Shakespeare in the Netherlands: a study of Dutch translations and Dutch performances of William Shakespeare's plays

by Leek, Robert H.

Abstract (Summary)
Introduction Subject matter. The content of the following pages is the result of a research project originally concerned solely with Dutch translations of Shakespeare’s plays; but even in its preliminary stages – the collecting of copies and data – it became evident that the field was far too wide to be done justice in one single short-term study. Between the middle of the seventeenth century and the present day more than fifty Dutch authors have busied themselves with the translation or adaptation of Shakespeare’s plays. It might have been feasible to subject the work of one of these to detailed scrutiny, or to devote a less thorough, but still fairly comprehensive analysis to half a dozen of them. But such a study would have taken shape in a vacuum: since, to date, little academic research on this topic has been undertaken by Dutch scholars and, to my knowledge, none whatsoever in the English-speaking world, there would be no way of relating the findings on any one translator or any one limited set of translators to the merits of their many colleagues, to the cultural environment in which his or her work was conceived, and to the historical perspective of these efforts. Hence, the project developed, firstly, towards the establishment of such a historical and cultural perspective and, secondly, towards viewing the problem of translating Shakespeare into Dutch in general terms, and in a framework that would accommodate, in a cursory way, at least all those translators whose work has been – and in many cases still is – accessible to the Dutch public of this century, either in published versions or in performance on the stage.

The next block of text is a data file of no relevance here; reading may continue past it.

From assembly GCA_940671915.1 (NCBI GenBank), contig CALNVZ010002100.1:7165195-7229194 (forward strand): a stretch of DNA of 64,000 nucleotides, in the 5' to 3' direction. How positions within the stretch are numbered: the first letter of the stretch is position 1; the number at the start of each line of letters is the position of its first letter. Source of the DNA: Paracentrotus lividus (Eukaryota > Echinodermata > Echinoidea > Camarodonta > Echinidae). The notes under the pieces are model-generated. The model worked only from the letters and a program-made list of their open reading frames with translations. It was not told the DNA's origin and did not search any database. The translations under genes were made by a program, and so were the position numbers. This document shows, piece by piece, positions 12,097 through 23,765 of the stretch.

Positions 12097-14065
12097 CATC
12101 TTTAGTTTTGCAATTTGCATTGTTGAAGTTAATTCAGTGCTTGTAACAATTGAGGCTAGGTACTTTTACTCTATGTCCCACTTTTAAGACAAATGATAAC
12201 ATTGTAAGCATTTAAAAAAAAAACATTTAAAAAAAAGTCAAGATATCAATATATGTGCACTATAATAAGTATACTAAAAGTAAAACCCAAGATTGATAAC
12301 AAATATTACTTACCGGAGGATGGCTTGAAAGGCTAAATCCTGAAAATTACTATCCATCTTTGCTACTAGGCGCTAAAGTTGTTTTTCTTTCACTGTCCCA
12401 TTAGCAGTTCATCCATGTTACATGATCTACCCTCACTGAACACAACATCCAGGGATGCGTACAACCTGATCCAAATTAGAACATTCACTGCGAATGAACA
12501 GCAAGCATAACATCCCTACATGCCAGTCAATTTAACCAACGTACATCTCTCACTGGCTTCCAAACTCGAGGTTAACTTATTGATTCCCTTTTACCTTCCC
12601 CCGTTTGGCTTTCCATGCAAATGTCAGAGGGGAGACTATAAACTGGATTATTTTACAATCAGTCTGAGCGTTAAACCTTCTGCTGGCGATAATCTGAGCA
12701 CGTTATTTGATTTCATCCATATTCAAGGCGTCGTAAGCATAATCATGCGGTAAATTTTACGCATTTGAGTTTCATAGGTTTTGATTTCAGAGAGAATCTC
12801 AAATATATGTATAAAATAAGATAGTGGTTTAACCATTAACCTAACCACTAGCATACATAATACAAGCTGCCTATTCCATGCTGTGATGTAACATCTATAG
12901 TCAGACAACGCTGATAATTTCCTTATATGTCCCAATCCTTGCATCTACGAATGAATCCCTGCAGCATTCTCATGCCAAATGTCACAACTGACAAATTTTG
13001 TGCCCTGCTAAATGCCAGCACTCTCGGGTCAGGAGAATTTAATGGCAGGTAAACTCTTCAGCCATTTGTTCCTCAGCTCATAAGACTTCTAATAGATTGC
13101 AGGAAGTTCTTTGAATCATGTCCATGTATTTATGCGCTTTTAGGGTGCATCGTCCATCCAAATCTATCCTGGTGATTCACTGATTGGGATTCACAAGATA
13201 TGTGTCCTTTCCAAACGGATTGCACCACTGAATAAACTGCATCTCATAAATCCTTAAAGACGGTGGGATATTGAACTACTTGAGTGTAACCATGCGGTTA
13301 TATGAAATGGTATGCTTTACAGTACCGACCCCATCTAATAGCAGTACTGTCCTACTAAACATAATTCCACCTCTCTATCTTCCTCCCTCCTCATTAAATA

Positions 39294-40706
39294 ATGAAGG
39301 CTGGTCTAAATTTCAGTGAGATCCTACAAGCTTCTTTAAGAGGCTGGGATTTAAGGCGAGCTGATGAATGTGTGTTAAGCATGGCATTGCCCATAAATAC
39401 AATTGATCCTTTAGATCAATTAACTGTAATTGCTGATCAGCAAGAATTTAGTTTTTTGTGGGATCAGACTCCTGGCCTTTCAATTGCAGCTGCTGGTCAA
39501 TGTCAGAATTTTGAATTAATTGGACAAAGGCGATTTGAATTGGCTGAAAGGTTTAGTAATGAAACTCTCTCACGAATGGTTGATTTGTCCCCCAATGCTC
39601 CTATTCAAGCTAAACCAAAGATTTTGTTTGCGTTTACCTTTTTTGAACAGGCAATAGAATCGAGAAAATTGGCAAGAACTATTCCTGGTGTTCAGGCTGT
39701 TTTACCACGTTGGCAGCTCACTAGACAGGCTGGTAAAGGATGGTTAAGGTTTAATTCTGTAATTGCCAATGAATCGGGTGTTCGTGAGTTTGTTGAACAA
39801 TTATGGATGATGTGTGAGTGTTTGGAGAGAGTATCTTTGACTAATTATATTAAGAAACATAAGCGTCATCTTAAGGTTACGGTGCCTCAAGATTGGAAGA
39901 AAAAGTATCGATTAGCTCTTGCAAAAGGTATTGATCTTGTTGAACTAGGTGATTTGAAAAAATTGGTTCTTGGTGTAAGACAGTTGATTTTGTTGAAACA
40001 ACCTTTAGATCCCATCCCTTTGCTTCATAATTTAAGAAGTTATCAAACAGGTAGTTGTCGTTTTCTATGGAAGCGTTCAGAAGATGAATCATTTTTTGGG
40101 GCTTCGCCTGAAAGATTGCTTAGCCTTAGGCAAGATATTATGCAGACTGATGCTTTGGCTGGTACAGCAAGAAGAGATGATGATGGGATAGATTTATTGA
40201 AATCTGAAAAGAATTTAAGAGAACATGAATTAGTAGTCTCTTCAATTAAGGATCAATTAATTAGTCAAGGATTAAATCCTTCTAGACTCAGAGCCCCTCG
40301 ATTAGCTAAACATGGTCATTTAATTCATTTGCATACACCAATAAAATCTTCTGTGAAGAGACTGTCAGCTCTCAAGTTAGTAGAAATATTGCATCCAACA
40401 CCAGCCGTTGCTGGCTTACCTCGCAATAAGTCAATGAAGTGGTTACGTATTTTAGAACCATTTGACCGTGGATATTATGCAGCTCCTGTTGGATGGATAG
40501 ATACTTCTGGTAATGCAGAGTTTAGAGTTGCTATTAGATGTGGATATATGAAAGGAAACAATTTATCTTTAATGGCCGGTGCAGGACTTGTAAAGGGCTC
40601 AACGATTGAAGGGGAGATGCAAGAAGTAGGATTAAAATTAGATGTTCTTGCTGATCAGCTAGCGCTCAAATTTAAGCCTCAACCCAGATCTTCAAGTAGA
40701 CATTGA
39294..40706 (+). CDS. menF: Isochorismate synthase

The historical and cultural perspective. The first thirteen chapters, therefore, contain only a limited amount of material on translations. A few pages of Chapter I are devoted to an isolated seventeenth-century version of The Taming of the Shrew; Chapters III and IV are concerned, respectively, with a set of eighteenth-century prose translations and with the classicist French and German derivates of some Shakespearean plays that were translated into Dutch and performed in the Netherlands, in some cases, until less than a century ago; Chapters VII and VIII deal briefly with a dozen nineteenth-century translators whose work, but for that of one of them (L. A. J. Burgersdijk), is of historical interest only. Finally, Chapter XI introduces the efforts of twentieth-century translators, which come under closer scrutiny in the second part of the study. Had this work been submitted to a university in the Netherlands, a brief reference to texts by scholars such as Dr. R. Pennink, Prof. Dr. B. Hunningher and Prof. Dr. H. H. J. de Leeuwe would have rendered the writing of Chapters II and V, as well as some sections of Chapters VI, IX and XII superfluous. These chapters and sections deal with the earliest reactions to Shakespeare by the world of Dutch letters – between the early eighteenth and mid-nineteenth centuries - , with the Dutch theatre of the past two centuries and with those who were concerned with, and involved in it as writers, critics and directors. However, this material is only accessible to Dutch readers, and must be assumed to be totally unfamiliar to their English counterparts and, for that reason, had to be summarised and incorporated in this study, even though my limited research period in the Netherlands – a little short of twelve months – left no scope for independent work on my part in these specialized fields. The same applies to the content of Chapter I: the movements of strolling players from England in the late sixteenth and early seventeenth century, and their effect on the dramaturgy and theatre history of The Netherlands and Germany.

Bibliographical Information:

Advisor:Assoc. Prof. Dr F.C. de Vries; Prof. Dr J. Swart

School:The University of Auckland / Te Whare Wananga o Tamaki Makaurau

School Location:New Zealand

Source Type:Master's Thesis

Keywords:fields of research 420000 language and culture 420200 literature studies 420214 other european


Date of Publication:01/01/1972

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